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Biden broaches gun-trafficking statute, more mental health aid
Question of the Day
Vice President Joseph R. Biden hinted Friday that a federal weapons trafficking statute and more readily available mental health assistance could be included in a set of recommendations to address gun violence in the country that he plans to deliver to President Obama by a self-imposed Tuesday deadline.
Speaking publicly before a private meeting with representatives of the video game industry, Mr. Biden told them they weren’t been “singled out” for help.
“The end result of this [process] is I am going to be making a recommendation not as a consequence of long, drawn-out hearings, which are useful, but because there’s an awful lot of research and material that’s been lying around over the last 10 years in the various agencies from recommendations on having a … federal weapons trafficking statute to universal background checks to making more widely available mental health assistance,” he said.
Mr. Obama tapped Mr. Biden to head his task force on how to address gun violence in the wake of the shooting rampage in which 20 children and six adults were killed at Sandy Hook Elementary School in Newtown, Conn., last month.
The vice president also said Friday he plans to meet with technology experts, noting that technology exists to prevent guns being fired by more than one individual person. While noting its high monetary cost, he said that if it was available on every gun sold, it could have affected the outcome in Connecticut, where police said Adam Lanza used his mother’s arsenal to first kill her and then commit the murders at the school.
Mr. Biden met this week with gun safety and gun ownership groups, sportsmen and wildlife organizations, and representatives of the movie industry. Attorney General Eric Holder also met with representatives from retailers and sporting goods stores that sell guns and ammunition.
Mr. Biden described the meeting with gun ownership groups, which included the National Rifle Association, as “straightforward” and “productive.” The NRA had blasted the meeting as too focused on attacking the Second Amendment and not enough on increasing safety.
Mr. Biden said, though, the voices in that meeting Thursday were not monolithic.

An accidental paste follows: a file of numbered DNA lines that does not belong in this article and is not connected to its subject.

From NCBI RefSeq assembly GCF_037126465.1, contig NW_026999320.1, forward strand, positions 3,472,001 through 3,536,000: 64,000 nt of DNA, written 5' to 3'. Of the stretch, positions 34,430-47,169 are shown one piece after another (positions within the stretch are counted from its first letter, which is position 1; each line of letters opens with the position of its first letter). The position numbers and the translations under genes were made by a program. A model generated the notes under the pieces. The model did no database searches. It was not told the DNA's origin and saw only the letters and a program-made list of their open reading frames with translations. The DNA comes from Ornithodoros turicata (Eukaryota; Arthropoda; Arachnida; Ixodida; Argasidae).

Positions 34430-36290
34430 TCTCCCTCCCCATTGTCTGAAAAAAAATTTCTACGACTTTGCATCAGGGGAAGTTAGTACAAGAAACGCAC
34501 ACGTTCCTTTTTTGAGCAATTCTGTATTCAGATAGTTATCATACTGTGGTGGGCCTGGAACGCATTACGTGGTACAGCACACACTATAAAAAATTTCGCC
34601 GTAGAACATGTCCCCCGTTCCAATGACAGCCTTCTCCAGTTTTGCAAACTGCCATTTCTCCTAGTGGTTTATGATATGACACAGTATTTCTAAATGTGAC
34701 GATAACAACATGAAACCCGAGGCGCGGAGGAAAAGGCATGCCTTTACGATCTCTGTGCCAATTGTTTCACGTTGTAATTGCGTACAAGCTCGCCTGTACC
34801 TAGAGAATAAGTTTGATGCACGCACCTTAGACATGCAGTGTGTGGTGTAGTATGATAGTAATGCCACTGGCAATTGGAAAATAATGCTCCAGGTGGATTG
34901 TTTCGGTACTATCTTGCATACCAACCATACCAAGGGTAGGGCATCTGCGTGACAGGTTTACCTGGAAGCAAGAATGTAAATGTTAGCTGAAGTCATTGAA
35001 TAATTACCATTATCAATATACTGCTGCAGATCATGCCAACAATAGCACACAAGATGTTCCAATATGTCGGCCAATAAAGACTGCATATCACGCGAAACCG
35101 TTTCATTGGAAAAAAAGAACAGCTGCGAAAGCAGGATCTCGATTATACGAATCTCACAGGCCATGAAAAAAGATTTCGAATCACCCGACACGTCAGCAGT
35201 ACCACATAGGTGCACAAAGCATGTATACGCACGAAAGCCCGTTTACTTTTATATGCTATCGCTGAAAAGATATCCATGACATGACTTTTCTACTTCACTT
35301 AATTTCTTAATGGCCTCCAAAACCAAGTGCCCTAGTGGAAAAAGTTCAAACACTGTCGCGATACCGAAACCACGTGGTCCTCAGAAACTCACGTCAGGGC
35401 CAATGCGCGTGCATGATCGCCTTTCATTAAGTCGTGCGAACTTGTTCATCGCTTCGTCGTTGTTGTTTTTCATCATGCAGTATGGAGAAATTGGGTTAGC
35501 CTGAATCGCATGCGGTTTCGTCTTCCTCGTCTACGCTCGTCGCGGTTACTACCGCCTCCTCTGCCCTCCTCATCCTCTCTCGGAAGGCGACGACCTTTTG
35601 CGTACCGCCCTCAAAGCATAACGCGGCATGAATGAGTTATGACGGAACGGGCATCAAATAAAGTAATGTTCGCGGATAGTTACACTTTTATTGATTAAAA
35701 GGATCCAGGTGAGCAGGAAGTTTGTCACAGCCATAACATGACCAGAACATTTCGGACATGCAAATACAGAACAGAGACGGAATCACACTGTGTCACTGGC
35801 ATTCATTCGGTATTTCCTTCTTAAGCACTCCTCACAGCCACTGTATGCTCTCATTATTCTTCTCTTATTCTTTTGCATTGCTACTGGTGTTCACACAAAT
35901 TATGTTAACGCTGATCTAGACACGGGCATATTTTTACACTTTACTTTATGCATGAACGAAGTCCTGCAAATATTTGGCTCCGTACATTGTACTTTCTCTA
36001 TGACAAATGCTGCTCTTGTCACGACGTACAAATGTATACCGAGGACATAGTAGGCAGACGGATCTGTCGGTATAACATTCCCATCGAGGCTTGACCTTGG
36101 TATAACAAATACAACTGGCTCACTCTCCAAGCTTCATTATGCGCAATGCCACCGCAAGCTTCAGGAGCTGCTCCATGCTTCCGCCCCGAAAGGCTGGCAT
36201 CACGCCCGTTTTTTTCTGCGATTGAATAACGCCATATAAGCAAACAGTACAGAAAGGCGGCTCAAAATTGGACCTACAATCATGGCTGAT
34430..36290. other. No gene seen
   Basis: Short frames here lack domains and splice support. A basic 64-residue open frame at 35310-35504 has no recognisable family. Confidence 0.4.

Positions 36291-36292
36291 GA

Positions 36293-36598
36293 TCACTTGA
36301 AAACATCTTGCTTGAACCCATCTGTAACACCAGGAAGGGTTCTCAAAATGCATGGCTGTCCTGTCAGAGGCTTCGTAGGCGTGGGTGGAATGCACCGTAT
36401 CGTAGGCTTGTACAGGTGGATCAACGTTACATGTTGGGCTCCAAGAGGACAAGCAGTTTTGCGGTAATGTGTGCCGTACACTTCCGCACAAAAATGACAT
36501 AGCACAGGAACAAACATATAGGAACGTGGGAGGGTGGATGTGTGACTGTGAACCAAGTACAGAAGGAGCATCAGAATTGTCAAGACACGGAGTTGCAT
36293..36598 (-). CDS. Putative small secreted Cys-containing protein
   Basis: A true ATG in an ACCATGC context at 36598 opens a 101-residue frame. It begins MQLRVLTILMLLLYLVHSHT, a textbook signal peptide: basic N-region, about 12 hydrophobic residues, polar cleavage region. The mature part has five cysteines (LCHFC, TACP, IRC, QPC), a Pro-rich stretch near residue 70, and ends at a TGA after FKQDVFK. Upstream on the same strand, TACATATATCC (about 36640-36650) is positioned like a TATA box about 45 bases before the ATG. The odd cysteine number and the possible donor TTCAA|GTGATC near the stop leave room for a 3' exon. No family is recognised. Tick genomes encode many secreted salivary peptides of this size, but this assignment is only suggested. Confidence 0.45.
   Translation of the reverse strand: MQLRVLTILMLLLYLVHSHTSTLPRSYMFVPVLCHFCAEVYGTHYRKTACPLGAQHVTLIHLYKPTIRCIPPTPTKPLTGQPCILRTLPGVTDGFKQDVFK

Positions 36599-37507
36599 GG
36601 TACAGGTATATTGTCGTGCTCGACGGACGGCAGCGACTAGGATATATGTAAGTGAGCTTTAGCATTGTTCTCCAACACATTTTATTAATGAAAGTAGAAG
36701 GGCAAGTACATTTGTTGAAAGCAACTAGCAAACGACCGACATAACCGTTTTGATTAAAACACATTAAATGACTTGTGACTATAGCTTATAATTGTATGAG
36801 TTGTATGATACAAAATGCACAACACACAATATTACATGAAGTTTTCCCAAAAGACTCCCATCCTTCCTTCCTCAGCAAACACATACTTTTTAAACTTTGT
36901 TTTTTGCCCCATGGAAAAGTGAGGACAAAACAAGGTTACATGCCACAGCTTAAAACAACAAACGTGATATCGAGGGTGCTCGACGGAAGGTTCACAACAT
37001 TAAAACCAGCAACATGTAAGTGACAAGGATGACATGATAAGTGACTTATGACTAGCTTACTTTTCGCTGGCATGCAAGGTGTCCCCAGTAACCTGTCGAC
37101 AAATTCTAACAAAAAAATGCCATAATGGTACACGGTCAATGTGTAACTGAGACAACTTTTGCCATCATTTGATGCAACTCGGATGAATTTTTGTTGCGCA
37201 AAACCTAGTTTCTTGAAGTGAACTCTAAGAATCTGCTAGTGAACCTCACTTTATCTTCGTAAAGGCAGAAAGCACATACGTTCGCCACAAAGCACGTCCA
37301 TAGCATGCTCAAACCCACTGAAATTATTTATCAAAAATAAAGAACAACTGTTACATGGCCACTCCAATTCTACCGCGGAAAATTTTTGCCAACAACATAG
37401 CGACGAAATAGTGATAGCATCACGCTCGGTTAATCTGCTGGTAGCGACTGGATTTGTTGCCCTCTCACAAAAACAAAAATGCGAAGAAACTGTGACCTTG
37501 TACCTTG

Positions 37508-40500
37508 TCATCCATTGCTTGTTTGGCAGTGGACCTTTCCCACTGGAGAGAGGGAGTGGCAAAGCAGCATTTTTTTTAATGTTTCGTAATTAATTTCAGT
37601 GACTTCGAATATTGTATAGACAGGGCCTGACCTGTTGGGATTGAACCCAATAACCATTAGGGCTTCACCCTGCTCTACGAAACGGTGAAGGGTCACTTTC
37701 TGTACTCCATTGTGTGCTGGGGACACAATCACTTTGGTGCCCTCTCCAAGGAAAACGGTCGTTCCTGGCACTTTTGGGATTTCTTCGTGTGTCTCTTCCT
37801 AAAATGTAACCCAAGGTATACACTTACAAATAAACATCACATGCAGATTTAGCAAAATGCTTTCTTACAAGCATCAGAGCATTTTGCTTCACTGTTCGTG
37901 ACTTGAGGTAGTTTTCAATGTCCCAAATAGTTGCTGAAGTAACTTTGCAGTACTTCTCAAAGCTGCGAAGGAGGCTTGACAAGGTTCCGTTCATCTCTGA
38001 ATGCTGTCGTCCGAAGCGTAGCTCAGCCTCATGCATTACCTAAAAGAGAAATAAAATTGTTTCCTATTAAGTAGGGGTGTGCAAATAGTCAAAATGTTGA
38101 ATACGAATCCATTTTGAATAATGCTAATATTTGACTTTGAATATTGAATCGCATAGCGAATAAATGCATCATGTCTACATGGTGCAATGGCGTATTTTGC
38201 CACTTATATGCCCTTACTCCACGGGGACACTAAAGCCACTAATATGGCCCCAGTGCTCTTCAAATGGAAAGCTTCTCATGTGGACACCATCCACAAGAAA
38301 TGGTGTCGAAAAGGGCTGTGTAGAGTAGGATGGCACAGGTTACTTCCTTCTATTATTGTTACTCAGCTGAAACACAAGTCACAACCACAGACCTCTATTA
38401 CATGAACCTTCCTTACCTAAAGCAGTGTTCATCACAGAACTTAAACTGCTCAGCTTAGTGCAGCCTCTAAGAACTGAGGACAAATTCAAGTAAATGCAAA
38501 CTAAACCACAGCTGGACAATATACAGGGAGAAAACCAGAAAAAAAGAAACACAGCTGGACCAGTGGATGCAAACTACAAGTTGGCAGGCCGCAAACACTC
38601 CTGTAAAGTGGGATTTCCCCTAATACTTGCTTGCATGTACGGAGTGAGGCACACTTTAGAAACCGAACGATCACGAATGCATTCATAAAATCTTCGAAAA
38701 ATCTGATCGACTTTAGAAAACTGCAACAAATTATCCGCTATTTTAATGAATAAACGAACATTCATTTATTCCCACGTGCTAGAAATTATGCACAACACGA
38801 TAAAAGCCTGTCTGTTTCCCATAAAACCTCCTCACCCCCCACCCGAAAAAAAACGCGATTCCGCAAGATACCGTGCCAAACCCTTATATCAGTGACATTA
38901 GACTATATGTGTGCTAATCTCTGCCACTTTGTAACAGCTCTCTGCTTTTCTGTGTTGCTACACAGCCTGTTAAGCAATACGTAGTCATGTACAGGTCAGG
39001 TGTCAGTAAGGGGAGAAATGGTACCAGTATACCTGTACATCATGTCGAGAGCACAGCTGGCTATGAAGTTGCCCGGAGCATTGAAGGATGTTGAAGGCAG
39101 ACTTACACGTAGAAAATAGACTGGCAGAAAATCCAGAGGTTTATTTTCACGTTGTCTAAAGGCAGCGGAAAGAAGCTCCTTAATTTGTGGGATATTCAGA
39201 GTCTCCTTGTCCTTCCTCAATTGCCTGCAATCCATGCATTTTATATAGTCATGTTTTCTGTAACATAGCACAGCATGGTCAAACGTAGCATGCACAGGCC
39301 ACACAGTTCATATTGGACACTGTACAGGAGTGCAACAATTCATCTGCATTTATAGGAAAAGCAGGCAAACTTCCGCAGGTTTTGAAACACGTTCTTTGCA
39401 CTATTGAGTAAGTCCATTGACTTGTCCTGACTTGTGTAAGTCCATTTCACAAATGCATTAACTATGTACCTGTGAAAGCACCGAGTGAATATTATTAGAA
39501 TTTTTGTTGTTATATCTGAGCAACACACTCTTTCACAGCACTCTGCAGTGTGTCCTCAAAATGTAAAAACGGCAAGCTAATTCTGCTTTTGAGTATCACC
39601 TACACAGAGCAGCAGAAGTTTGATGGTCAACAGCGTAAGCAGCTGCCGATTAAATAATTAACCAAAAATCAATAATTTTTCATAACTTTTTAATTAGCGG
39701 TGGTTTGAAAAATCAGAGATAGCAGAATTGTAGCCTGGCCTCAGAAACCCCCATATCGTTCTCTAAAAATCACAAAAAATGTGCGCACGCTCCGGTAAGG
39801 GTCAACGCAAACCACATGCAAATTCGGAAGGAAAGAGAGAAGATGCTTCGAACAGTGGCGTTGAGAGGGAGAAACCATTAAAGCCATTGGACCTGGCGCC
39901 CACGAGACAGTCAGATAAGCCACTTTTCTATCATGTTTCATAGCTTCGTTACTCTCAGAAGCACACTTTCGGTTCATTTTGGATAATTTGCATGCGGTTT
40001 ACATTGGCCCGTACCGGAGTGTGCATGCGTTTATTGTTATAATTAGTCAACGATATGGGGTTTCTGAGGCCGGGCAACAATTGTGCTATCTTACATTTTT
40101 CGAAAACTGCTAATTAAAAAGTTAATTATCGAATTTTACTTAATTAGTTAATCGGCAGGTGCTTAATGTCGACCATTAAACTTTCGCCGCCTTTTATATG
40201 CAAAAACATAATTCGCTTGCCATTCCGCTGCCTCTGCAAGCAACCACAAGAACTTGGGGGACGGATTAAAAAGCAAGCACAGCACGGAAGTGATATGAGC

“It’s not a uniform view,” he said.
After that meeting, he hosted representatives from the entertainment community Thursday evening.
“The entertainment community appreciates being included in the dialogue around the administration’s efforts to confront the complex challenge of gun violence in America,” a group of six organizations, including the Motion Picture Association of America, said after their Thursday meeting. “This industry has a longstanding commitment to provide parents the tools necessary to make the right viewing decisions for their families. We welcome the opportunity to share that history and look forward to doing our part to seek meaningful solutions.”
Over the course of the week, Mr. Biden has provided hints at what might come in the package of specific recommendations. On Wednesday, he said Mr. Obama could act unilaterally on the issue. And on Thursday, he said the groups he’s met with have coalesced around several specific ideas, including a ban on high-capacity ammunition clips, universal background checks for gun buyers, and more federal research on gun violence.
In addition to a number of video game manufacturers, also participating in Friday’s meeting were a consultant for the video game industry and the leader of a government-funded study on the effects of video games on young teenagers.
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About the Author
David Sherfinski covers politics for The Washington Times. He can be reached at email@example.com.
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